The Board understands the desire of students, parents, and others to give gifts to show appreciation of an employee. Rather than giving gifts, the Board encourages, as more welcome and appropriate, the writing of letters to express gratitude and appreciation or the donation of a gift to benefit the District rather than an individual employee.
Employees shall not, either directly or indirectly, solicit, accept, or receive any gift, series of gifts or an honorarium unless the donor does not meet the definition of a “donor” stated below or the gift or honorarium does not meet the definition of “gift” or an “honorarium” stated below. However, employees may receive nonmonetary gifts of a value less than $3.00 if the donor does not intend to influence the employee’s professional judgment. Employees may receive a gift on behalf of the District.
A “donor” is defined as a person or other entity which:
- Is seeking to be or is a party to any one or any combination of sales, purchases, leases, or contracts to, from, or with the District;
- Is engaged in activities, which are regulated or controlled by the District;
- Will be directly and substantially affected financially by the performance or nonperformance of the employee’s official duty in a way that is greater than the effect on the public generally or on a substantial class of persons to which the person belongs as a member of a profession, occupation, industry, or region; or
- Is a lobbyist with respect to matters within the District’s jurisdiction.
A “gift” is the giving of anything of value in return for which something of equal or greater value is not given or received. However, “gift” does not include any of the following:
- Contributions to a candidate or a candidate’s committee;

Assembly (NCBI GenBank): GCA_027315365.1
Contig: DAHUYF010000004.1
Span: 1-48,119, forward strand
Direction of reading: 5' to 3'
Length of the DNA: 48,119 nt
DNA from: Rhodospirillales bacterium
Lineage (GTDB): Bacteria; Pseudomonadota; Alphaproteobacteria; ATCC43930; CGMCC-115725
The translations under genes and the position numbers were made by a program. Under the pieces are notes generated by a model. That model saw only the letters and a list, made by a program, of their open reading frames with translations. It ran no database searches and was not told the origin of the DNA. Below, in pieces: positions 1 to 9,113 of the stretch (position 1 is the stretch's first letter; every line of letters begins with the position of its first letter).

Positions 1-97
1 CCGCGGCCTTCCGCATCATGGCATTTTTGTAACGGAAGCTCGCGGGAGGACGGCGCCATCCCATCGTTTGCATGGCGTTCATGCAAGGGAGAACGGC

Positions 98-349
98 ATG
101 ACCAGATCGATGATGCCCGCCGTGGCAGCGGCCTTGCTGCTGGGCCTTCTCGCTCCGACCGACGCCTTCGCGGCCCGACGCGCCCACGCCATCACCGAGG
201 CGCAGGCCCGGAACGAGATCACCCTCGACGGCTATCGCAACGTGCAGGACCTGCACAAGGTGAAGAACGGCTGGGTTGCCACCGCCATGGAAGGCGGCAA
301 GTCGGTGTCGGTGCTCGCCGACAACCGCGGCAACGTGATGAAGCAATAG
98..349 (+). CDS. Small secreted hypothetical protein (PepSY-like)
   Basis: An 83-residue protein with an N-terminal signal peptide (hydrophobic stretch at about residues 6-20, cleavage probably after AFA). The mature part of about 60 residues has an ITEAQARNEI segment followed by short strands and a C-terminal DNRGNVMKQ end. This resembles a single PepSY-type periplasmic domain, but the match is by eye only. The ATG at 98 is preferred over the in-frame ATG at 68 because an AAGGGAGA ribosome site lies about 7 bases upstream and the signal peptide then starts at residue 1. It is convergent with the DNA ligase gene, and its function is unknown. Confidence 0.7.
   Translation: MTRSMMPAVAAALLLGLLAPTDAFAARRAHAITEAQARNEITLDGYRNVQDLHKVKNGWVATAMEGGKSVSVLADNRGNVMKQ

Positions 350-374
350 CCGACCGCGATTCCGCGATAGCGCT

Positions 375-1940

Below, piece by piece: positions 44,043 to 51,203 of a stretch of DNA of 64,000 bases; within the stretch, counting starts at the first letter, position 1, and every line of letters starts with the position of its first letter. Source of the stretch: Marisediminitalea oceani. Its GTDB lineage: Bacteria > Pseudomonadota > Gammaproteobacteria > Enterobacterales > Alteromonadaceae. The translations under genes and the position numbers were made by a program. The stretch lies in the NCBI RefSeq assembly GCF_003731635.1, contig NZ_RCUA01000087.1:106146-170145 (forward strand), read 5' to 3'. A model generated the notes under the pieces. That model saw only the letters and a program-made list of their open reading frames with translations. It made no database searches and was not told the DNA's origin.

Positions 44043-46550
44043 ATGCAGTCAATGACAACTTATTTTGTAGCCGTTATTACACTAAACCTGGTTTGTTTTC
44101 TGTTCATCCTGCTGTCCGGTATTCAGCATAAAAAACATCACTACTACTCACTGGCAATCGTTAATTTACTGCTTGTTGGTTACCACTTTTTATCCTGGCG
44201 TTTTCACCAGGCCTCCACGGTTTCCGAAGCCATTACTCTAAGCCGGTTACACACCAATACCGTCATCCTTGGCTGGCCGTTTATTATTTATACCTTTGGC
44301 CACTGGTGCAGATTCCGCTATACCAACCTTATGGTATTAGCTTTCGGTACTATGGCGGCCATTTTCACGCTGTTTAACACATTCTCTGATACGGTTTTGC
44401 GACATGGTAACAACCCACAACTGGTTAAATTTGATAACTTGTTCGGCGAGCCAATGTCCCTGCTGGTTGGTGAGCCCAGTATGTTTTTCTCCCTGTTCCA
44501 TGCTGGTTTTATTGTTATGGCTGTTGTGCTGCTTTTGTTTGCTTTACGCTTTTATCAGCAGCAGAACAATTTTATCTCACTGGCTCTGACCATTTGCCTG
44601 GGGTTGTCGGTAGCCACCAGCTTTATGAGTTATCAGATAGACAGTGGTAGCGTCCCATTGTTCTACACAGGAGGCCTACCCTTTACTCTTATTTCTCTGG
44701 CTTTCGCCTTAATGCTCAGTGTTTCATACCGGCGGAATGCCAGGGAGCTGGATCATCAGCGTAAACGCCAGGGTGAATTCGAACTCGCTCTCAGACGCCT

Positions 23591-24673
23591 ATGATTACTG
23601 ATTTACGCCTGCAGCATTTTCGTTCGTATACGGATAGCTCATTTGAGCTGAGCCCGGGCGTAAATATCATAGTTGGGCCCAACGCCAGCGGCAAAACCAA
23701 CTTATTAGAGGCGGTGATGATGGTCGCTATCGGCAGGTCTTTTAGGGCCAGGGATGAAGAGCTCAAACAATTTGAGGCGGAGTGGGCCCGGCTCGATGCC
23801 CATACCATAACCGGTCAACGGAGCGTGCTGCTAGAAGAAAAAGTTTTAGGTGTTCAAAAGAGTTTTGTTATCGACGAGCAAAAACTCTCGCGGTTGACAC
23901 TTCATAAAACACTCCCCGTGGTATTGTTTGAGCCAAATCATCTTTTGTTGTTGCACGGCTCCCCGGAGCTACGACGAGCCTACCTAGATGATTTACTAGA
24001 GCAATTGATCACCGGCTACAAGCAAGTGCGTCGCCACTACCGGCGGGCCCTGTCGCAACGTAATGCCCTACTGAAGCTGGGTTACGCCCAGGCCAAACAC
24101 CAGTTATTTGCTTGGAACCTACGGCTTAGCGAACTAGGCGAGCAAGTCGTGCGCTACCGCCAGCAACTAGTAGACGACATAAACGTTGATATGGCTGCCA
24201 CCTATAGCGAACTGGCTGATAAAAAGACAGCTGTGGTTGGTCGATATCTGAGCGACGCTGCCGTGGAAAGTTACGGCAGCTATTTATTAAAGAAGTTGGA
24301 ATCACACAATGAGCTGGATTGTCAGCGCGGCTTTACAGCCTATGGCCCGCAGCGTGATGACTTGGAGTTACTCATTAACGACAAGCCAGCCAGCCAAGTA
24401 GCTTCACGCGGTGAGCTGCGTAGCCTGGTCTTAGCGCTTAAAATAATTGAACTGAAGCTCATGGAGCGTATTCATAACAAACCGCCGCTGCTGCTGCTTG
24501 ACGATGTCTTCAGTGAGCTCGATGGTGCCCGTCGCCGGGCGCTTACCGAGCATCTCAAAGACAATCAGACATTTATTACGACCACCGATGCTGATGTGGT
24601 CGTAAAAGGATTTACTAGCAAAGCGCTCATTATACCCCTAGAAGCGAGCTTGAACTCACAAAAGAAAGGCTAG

- Information material relevant to an employee’s official function, such as books, pamphlets, reports, documents, or periodicals;
- Anything received from a person related within the fourth degree by kinship or marriage, unless the donor is acting as an agent or intermediary for another person not so related;
- An inheritance;
- Anything available or distributed to the public generally without regard to the official status of the employee:
- Actual expenses of an employee for food, beverages, travel, and lodging for a meeting, which is given in return for participation in a panel or speaking engagement at the meeting when the expenses relate directly to the day or days on which the employee has participation or presentation responsibilities;
- Plaques or items of negligible resale value given as recognition for public services;
- Items of food and drink with a value of less than three dollars that are received from anyone donor during one calendar day;
- Items or services solicited or given to a state, national, or regional organization in which the state of Iowa or a political subdivision of the state of Iowa is a member; or
- Items or services received as part of a regularly scheduled event that is part of a conference, seminar, or other meeting that is sponsored and directed by any state, national, or regional organization in which the state of Iowa or a political subdivision of the state of Iowa is a member.
An “honorarium” is anything of value that is accepted by, or on behalf of, an employee as consideration for an appearance, speech, or article. However, an honorarium does not include any of the following:
- Actual expenses of an employee for food, beverages, travel, or lodging for a meeting, which is given in return for participation in a panel or speaking engagement at the meeting when the expenses relate directly to the day or days on which the employee has participation or presentation responsibilities;
- A nonmonetary gift or series of nonmonetary gifts donated within thirty days to a public body, a bona fide educational or charitable organization, or the department of general services; or
- A payment made to an employee for service rendered as part of a bona fide private business, trade, or profession in which the employee is engaged if the payment is commensurate with the actual services rendered and is not being made because of the person’s status as an employee but rather, because of some special expertise or other qualification.
It shall be the responsibility of each employee to know when it is appropriate to accept or reject gifts or an honorarium. An employee who violates this policy may be subject to disciplinary action.